IOGCC: Oil shale leasing regulations to be released soon
Government officials soon plan to issue commercial oil shale leasing regulations although it will be a number of years before any leases are granted, a spokesman for DOI said Nov. 16.
Senior Staff Writer
SANTA FE, NM, Nov. 17 -- Government officials soon plan to issue commercial oil shale leasing regulations although it will be a number of years before any leases are granted, a spokesman for the US Department of the Interior said Nov. 16.
Foster L. Wade, DOI deputy assistant secretary, said the regulations could be issued within days. He spoke during an opening session at the Interstate Oil & Gas Compact Commission annual meeting in Santa Fe, NM.
After rules are issued, Wade said any lease proposals would have to outline the technology to be used. That technology remains in the research and pilot development stage. Many within industry say commercial production is likely at least a decade off.
Once the technology is proved and oil companies submit lease proposals, Wade said another 4 years of environmental reviews and permits from federal and state agencies would be required before any projects are approved.
Oil companies have said they would like to see the regulations issued so they can better plan the logistics and economics of oil shale development projects.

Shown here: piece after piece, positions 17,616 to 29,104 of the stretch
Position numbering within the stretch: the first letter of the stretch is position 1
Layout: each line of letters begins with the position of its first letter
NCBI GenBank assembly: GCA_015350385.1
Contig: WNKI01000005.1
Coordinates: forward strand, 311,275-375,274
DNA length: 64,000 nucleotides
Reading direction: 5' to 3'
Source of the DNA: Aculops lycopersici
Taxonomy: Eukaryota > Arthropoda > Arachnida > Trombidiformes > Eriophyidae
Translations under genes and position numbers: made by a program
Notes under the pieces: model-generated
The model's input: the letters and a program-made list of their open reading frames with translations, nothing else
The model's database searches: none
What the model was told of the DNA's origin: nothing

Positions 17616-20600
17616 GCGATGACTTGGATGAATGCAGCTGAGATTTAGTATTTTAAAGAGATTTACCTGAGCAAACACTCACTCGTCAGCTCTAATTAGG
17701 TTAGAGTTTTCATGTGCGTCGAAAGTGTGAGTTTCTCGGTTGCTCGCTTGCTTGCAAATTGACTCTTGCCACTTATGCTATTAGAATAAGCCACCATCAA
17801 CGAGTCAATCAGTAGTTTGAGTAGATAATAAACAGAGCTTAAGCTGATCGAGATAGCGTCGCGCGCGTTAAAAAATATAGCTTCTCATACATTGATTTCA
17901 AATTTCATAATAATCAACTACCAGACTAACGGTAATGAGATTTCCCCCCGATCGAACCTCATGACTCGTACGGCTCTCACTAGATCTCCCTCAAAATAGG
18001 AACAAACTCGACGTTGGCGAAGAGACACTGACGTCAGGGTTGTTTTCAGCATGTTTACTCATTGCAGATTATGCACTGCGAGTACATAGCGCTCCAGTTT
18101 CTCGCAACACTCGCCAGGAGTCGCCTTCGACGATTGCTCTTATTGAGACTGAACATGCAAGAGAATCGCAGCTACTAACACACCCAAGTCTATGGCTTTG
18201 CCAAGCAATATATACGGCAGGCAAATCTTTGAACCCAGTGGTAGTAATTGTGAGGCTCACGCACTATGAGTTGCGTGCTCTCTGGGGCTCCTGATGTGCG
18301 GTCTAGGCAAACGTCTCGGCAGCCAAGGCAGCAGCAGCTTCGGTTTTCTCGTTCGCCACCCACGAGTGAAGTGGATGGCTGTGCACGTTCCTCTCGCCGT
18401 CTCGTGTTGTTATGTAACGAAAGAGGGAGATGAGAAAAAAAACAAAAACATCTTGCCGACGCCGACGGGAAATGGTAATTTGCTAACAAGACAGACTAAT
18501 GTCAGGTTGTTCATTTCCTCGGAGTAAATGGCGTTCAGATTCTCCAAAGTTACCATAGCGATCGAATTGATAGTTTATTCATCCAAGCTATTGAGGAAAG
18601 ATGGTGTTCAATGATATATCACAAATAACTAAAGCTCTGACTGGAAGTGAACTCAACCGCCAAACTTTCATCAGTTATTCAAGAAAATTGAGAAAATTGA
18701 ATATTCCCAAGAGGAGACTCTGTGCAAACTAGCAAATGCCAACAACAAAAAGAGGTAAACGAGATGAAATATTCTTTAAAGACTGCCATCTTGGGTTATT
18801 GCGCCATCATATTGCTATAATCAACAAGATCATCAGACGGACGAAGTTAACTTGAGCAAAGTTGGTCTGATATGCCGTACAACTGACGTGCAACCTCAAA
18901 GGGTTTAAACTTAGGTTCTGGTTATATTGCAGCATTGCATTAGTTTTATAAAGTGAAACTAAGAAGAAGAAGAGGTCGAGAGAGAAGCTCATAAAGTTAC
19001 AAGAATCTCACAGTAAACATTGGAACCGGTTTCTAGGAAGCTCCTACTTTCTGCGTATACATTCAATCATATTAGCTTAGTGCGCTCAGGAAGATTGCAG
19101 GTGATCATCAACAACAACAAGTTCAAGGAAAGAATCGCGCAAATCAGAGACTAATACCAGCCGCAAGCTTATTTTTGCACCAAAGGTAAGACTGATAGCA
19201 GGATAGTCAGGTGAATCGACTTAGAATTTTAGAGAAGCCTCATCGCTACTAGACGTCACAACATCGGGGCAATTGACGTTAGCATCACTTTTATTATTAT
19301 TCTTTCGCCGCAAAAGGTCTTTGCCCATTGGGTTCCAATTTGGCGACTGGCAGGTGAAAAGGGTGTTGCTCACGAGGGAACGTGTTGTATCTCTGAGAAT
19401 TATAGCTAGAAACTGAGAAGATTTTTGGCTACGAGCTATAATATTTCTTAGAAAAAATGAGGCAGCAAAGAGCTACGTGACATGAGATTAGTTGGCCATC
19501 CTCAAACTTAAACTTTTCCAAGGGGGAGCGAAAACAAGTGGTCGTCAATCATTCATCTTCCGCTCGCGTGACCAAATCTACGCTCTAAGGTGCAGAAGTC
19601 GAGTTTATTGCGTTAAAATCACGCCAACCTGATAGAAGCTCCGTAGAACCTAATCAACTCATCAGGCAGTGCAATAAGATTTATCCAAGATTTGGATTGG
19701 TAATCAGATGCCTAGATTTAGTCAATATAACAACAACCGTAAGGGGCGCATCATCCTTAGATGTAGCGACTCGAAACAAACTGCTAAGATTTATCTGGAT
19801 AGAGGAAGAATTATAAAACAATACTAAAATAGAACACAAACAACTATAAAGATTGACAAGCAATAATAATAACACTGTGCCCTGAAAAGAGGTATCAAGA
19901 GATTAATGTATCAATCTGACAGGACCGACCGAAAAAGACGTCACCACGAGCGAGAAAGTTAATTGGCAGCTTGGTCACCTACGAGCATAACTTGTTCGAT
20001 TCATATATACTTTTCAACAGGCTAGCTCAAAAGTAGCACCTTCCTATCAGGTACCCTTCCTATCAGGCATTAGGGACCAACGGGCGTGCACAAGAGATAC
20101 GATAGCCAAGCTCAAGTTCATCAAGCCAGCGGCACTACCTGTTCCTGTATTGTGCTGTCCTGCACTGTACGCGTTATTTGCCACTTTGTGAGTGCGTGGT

"The large companies need the regulations to go to their boards," for future project approval, Wade said. "The smaller companies have to raise venture capital…. Companies understand the regulations can change in the future."
The oil shale in the US that has been studied the most is in Colorado, Wyoming, and Utah (OGJ, Oct. 20, 2008, p. 22).
Meanwhile, separate from the IOGCC meeting, Colorado Gov. Bill Ritter has written a letter to Bureau of Land Management Director James Caswell saying BLM should wait for the technology development before issuing oil shale leasing regulations.
Wyoming Gov. Dave Freudenthal also has questioned whether BLM should outline oil shale regulations before the technology is proven. Utah Gov. Jon Huntsman advocates that federal officials finalize the rules this year.
BLM has said the Office of Management and Budget is reviewing the regulations.
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